left to right above the camshafts. If the cover is flat all the way
across, then it's either the incorrect engine or the incorrect valve
I might not have all the answers, but I think I can supply some of them.
On Wednesday, September 24, 2014 8:31:23 PM UTC-4, Tegger wrote:
Figured that... appears to be red polyurethane
My guess is that coming from the west coast, the car may have a JDM trans i
n it. *shrug* we don't know who did most of the "work" on this car as he
bought it as is. He at least made it across the country with it although n
ow that he's settled in we'd not only like to get it to pass its safety ins
pection but also be reasonably safe and reliable, in case he ends up not re
placing it any time soon.
As to the stud/bolt dichotomy, the one remaining fastener may very well be
a shouldered stud - I will find out later today if I can steal some more li
Awesome, that is the really crucial thing that I need to know, so I can get
the right Helicoil kit (my master kit only goes up to 10mm) so I can fix t
he holes correctly. I can get that done today and then even if I don't use
the "right" hardware I can fudge something safe with bolts and washers.
I'll try to remember to follow up with that later. He'll be disappointed i
f it's not a LSD I'm sure :/
If I do this job it'll likely be at my friend's shop where the shop foreman
is an ex-Honda dealership tech; I've actually helped him do quite a few of
these before as it appears to be a common issue. I think he usually recom
mends replacing some seals on the distributor at the same time as well.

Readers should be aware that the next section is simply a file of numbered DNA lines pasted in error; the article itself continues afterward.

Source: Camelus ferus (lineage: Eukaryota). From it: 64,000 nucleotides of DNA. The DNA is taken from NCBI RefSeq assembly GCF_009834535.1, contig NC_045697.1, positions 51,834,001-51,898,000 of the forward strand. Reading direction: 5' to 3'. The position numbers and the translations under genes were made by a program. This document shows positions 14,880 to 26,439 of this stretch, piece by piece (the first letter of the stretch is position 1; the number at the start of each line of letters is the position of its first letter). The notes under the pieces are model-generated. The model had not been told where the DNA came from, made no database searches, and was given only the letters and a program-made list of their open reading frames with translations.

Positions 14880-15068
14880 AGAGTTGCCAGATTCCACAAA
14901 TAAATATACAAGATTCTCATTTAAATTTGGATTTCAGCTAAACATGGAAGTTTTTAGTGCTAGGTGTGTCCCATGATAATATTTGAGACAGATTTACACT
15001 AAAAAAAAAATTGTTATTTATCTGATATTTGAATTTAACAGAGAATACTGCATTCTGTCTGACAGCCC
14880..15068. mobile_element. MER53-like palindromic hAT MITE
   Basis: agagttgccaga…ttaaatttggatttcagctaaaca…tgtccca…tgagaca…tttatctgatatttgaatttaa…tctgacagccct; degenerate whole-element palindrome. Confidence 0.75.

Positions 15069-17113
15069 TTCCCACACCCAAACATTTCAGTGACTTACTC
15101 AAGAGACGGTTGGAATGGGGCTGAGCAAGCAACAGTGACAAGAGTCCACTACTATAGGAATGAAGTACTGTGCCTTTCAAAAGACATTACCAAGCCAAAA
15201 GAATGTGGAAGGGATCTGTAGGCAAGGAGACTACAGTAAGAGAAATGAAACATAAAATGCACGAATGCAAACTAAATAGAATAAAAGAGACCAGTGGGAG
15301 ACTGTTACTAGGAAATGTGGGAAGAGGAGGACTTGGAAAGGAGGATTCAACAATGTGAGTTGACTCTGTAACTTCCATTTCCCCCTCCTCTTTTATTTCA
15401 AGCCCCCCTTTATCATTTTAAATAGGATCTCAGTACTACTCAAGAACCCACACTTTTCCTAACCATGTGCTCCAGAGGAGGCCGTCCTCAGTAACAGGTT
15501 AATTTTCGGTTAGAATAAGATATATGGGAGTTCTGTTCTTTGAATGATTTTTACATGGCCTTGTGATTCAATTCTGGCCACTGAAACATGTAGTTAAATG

Memory a little fuzzy; all I recall is that it is non-VTEC and DOHC. I don
't think anyone cares if it is the original engine or not at this point.
You've been very helpful, at the very least you've managed to confirm the t
hread pitch on the holes for me which is kind of mission critical, and I ap
Is the email address you give above valid? If so, I'll send you a Honda
Canada TSB that shows how to do the job properly. Just ask.
One of the keys is that all surfaces MUST be completely clean and dry of
any trace of oil.
You do not need to touch the distributor for this job, but you do need to
turn the camshaft a certain way before undoing the cam cap bolts. And I
would /strongly/ recommend a new OE valve cover gasket (and spark plug
rings) from the dealer.
This engine must be turned over /COUNTER-CLOCKWISE/ by hand using a 19mm
socket and long extensions, using the crank pulley bolt. The bolt is
accessible through a rubber plug in the inner fender liner. Turn the road
wheel all the way to the left for better access.
On Thursday, September 25, 2014 9:18:20 AM UTC-4, Tegger wrote:
gmail address is good. Is dealer gasket better than the metal core Fel-Pro Permadry? that's been my go to gasket if I don't have any specific recommendations. Dried the VC on my Jeep (4.0) right up, plus I like that it's reusable a few times.
Should have checked before: The TSB doesn't apply to your engine, provided
it's actually a '98 engine. You have the "simple" style cam plug, where all
you do is pry out the old with a screwdriver and pop in the new.
You still need to use Permatex Ultra Grey or Hondabond around the
perimeter, and make sure ALL TRACES of oil are cleaned off before the new
plug goes in.
This is a Honda, not a Jeep. Honda OE parts are almost universally better
than anything aftermarket.
Plus, what's critical here too is to make sure mating surfaces are 100% dry
of oil, and no sealant should be used except for a tiny dab of Ultra Grey
on the sharp corners around the cams. The valve cover will be tough to get
off. There is one single spot on one corner where you can pry to get the
cover off without damaging it or its mating surface. I can't remember which
corner that is, but it should be obvious when you study it.
Leaks from the valve cover itself are due to 4 things:
1) failure to make sure the gasket and mating surfaces are 100% dry of oil